Airly, Australia’s fastest growing private aviation company, announces that it has entered into an agreement to acquire EmptyJets, a private jet empty leg booking platform.
Founded in 2003, EmptyJets was the first company in the country to provide members with a unique opportunity to fly on a private jet at a fraction of the cost. EmptyJets’ leading position in the empty leg space will be complimented by Airly’s membership success and product simplicity.
Luke Hampshire, CEO of Airly.com says: “EmptyJets was the first in the country to challenge accessibility and affordability in the private aviation industry. We have always been inspired by them and perhaps considered ourselves healthy competitors a few years ago. But as we transitioned into innovative membership products we felt the need to feed the empty capacity being generated by us into a reputable independent platform. We cannot wait to add our touches to the EmptyJets product and continue its success into the future.”
What does that mean for EmptyJets members? EmptyJets will continue to operate as its own entity. We are planning technology improvements as will as simplifying how members consume our product including the membership structure.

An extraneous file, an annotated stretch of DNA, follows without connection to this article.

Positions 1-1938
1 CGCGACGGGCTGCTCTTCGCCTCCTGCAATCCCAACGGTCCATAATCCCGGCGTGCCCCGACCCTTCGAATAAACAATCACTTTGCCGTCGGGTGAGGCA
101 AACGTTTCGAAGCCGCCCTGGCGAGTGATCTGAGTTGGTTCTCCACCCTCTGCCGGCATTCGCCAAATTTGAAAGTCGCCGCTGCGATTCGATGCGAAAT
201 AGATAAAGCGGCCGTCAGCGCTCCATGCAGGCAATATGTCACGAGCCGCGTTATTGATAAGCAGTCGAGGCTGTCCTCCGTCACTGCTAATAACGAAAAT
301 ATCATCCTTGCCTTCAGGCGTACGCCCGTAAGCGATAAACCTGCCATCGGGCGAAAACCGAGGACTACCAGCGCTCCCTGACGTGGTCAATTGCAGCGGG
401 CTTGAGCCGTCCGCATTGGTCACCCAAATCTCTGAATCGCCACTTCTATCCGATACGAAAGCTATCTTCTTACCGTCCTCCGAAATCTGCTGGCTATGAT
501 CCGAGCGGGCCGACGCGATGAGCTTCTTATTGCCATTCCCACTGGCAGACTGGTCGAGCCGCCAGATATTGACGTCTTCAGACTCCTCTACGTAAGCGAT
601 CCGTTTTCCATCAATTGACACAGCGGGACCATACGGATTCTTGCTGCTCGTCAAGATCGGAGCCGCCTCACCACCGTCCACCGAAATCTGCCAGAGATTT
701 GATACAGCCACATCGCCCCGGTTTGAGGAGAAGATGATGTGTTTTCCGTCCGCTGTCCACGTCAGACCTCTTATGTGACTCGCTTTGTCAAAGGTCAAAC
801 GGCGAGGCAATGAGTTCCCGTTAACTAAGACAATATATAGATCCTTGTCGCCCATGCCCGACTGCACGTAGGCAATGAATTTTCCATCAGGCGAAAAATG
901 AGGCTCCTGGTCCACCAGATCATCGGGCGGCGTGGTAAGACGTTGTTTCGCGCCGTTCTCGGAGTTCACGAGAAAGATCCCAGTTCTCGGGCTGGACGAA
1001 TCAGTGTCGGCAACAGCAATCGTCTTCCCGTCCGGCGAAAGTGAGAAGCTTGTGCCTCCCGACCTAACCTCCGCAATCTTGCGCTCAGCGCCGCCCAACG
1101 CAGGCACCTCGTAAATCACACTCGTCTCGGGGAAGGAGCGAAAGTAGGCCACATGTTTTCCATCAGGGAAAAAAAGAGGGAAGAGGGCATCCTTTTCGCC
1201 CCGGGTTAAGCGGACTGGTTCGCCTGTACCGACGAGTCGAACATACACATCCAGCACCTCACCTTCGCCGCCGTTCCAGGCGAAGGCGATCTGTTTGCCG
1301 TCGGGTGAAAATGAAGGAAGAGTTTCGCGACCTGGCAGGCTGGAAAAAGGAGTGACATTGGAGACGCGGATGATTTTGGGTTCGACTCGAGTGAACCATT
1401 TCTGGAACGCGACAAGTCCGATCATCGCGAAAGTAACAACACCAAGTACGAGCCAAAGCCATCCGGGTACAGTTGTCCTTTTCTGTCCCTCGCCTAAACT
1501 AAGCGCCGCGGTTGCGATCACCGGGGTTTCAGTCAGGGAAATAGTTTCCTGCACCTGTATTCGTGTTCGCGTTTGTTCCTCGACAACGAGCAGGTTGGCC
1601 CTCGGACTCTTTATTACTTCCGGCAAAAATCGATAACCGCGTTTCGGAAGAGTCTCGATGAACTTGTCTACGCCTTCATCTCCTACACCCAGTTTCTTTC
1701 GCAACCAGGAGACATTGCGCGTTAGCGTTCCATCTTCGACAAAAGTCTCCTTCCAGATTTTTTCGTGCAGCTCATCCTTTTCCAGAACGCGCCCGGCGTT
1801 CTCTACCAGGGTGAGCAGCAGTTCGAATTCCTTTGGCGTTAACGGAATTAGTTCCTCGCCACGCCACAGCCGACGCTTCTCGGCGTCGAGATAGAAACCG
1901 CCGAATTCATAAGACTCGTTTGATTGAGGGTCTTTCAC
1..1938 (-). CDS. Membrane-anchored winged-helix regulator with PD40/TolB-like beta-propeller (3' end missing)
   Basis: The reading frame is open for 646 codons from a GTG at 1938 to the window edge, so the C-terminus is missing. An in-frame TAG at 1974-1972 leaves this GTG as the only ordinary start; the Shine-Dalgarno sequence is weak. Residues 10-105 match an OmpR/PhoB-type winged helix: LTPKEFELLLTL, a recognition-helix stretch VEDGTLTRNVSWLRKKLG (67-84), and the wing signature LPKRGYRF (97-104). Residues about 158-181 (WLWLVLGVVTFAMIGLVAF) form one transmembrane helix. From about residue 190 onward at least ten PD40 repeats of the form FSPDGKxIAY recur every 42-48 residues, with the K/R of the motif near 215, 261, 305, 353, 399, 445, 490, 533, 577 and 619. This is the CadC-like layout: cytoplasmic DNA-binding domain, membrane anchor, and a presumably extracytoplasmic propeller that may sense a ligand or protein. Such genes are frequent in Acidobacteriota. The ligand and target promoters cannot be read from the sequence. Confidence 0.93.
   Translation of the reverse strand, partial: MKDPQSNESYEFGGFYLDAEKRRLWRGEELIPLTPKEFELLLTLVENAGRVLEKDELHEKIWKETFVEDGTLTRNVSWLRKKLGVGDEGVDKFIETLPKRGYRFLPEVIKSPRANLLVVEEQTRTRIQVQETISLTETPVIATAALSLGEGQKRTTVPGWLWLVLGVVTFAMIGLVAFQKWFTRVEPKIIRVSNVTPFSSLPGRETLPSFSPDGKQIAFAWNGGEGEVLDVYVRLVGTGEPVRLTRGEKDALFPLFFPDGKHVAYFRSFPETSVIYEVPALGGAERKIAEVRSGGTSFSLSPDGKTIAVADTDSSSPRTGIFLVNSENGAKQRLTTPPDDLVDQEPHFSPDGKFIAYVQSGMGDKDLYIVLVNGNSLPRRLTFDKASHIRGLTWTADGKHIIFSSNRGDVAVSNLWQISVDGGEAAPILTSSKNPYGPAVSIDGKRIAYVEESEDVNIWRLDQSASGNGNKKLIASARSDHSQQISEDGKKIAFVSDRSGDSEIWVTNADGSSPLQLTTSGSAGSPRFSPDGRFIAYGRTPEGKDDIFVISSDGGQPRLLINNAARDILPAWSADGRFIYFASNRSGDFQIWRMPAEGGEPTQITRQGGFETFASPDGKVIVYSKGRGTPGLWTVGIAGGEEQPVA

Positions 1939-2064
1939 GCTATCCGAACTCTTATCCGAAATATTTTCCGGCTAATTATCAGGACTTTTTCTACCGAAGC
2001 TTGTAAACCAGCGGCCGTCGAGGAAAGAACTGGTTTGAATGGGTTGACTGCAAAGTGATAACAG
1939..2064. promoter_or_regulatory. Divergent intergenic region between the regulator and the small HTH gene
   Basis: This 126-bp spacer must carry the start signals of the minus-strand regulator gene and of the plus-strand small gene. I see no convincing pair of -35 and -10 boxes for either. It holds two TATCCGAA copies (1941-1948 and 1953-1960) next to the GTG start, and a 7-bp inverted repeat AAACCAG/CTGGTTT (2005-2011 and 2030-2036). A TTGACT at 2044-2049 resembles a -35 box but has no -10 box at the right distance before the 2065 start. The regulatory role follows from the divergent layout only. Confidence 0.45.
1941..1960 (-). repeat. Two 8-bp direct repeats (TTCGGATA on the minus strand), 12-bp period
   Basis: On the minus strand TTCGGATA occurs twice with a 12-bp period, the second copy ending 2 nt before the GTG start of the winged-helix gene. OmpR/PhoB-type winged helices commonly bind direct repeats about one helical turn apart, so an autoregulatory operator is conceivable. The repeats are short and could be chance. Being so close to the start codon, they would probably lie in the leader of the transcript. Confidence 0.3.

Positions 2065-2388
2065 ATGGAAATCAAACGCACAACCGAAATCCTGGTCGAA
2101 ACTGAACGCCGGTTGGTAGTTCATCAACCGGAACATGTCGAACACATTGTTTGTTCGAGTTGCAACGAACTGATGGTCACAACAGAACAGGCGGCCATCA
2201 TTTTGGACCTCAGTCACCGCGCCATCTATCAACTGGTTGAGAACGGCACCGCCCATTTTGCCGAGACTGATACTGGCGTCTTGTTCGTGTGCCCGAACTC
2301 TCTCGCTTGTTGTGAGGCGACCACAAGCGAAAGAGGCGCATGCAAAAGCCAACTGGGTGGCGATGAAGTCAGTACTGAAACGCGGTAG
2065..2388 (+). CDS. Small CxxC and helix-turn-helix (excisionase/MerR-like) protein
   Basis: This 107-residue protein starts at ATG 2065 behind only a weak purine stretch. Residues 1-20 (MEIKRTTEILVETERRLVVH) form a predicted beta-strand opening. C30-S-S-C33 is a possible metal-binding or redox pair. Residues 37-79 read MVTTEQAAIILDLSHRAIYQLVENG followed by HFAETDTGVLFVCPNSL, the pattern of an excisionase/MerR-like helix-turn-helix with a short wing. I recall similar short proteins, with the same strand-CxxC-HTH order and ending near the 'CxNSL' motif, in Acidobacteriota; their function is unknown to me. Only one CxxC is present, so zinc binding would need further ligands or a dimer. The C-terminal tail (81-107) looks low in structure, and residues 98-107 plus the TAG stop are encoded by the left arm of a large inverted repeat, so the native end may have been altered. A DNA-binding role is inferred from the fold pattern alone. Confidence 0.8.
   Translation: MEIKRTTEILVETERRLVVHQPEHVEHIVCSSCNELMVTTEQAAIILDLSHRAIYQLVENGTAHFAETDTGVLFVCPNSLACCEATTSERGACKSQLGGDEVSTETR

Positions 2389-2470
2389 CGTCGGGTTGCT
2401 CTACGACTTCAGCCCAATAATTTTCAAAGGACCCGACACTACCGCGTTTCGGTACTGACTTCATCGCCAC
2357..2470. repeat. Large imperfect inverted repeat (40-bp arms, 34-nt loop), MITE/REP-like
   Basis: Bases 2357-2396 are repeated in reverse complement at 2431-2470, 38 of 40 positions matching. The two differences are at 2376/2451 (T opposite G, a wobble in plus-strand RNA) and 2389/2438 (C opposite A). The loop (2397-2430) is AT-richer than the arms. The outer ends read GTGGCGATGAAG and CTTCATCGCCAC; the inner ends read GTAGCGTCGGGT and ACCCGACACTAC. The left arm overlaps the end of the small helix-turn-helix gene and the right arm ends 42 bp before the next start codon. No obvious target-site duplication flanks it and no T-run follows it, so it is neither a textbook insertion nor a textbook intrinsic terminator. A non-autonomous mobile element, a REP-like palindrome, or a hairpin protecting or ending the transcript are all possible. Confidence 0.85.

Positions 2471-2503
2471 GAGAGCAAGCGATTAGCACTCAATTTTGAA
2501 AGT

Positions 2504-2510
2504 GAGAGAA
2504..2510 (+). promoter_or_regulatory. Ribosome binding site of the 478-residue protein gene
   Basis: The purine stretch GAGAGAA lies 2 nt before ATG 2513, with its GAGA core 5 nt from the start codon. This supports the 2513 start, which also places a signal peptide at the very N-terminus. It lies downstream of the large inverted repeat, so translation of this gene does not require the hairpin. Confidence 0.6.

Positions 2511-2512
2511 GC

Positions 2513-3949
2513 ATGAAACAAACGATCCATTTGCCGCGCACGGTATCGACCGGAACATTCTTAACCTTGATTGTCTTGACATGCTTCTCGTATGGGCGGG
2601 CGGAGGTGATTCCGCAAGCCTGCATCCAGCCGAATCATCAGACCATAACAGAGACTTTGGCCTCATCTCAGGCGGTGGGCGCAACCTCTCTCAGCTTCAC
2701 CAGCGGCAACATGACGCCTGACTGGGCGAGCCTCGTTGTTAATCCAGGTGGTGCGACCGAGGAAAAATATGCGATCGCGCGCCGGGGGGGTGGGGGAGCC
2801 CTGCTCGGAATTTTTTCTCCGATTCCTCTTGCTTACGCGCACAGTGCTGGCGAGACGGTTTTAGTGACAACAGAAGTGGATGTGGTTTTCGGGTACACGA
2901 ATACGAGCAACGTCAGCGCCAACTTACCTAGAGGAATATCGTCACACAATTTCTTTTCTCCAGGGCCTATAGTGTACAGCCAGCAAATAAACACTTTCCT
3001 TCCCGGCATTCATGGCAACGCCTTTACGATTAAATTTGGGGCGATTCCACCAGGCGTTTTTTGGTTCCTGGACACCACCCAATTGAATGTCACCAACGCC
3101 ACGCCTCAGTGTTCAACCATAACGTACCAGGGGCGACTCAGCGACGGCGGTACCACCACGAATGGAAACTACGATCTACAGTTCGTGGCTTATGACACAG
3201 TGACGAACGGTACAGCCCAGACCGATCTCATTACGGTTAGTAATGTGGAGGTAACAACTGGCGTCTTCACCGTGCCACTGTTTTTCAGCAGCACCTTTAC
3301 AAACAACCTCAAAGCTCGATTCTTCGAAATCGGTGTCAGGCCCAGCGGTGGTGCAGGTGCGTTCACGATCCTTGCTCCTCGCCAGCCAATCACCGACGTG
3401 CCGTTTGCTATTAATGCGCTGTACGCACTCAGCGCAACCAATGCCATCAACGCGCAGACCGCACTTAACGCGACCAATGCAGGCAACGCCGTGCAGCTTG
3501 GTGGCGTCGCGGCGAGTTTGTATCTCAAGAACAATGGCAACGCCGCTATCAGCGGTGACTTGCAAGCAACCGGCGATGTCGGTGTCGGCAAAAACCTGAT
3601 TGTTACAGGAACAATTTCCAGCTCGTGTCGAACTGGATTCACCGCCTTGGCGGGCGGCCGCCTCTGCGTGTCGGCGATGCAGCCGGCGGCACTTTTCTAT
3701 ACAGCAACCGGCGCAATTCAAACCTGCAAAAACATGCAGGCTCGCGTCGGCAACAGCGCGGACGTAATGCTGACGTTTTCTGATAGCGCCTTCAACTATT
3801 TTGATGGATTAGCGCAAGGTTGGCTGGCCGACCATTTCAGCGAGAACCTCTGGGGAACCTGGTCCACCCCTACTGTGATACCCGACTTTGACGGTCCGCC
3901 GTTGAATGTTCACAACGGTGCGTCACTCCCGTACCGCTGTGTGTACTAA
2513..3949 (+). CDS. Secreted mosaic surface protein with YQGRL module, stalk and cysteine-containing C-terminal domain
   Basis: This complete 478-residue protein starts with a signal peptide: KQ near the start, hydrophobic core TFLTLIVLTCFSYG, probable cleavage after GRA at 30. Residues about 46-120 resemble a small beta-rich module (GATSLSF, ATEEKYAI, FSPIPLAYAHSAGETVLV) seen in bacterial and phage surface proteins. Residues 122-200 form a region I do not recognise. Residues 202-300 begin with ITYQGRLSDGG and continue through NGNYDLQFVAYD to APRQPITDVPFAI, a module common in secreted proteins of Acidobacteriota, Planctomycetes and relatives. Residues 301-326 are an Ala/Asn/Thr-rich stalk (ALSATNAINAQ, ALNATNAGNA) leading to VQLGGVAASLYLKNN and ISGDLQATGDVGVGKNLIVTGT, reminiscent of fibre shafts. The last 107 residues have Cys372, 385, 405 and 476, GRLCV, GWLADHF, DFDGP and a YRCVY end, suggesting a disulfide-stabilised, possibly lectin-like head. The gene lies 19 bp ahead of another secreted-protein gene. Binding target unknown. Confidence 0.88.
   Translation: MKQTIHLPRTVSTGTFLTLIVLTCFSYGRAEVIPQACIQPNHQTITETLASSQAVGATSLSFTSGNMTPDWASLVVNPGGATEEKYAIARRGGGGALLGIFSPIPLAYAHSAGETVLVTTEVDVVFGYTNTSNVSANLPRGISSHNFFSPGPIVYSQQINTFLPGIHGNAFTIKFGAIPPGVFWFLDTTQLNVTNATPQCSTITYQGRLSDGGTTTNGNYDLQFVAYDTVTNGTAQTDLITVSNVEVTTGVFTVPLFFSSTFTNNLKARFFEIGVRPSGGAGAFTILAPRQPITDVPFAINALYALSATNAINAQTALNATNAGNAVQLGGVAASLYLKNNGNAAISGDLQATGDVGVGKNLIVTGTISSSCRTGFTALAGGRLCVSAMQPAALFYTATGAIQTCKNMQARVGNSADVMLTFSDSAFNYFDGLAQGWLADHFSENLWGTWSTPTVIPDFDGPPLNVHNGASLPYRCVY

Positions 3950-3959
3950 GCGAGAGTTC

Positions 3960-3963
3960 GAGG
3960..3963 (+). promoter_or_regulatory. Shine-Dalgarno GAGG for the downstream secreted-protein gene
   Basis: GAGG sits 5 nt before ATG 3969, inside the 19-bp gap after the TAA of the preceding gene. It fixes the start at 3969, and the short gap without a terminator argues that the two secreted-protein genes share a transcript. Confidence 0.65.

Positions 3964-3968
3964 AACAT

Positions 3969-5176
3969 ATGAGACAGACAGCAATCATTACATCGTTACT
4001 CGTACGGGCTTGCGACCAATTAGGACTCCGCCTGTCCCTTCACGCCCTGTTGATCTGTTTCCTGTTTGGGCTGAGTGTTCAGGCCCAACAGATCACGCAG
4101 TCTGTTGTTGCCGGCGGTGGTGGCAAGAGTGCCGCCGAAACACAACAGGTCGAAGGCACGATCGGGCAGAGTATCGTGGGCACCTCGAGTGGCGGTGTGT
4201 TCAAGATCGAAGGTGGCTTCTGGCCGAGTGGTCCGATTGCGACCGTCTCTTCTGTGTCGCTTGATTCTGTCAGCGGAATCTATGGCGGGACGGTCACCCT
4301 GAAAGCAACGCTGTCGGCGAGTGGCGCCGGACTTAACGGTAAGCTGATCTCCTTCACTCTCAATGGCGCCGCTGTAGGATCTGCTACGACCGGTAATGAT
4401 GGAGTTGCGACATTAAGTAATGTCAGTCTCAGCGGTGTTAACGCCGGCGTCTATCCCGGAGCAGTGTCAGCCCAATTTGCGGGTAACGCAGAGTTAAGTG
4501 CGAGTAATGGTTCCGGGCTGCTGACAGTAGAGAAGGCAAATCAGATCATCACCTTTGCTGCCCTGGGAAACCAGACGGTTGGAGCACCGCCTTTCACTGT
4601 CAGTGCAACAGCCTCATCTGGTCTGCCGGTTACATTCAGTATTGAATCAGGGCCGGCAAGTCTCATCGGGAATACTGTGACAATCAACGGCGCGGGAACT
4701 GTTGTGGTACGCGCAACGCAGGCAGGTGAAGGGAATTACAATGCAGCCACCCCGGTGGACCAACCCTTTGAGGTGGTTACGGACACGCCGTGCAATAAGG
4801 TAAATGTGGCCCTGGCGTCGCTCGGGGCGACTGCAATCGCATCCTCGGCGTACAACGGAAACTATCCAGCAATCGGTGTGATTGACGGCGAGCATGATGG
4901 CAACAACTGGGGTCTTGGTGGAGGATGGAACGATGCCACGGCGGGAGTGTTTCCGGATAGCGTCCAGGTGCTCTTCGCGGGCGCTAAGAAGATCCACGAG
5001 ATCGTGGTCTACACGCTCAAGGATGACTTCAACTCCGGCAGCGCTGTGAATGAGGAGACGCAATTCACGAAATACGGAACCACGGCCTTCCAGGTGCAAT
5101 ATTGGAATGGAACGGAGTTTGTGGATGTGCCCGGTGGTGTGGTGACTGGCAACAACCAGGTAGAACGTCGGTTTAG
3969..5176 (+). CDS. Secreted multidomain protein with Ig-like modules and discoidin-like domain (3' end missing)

Will anything change at Airly? Over the next few months we will transfer the empty leg facets of the business over to EmptyJets. Airly will then focus on premium private jet charter solutions along with its SHARED and ACCESS Programs.
More importantly, members will gain access to exclusive Airly generated empty legs that cannot be found on any other platform. Airly’s operations team are also engaging with every possible operator in the country to ensure we can build a reputable supply of empty legs to cover every budget.
Lee Teirney, Airly’s VP of Membership will assume the General Manager role of EmptyJets and lead it into an exciting phase of rejuvenation.
The former team of EmptyJets have showed an enormous appreciation of their members’ loyalty and cannot wait to see what lies ahead.
We look forward to bringing a touch of Airly to the EmptyJets brand, but most importantly provide the best possible value to the EmptyJets membership.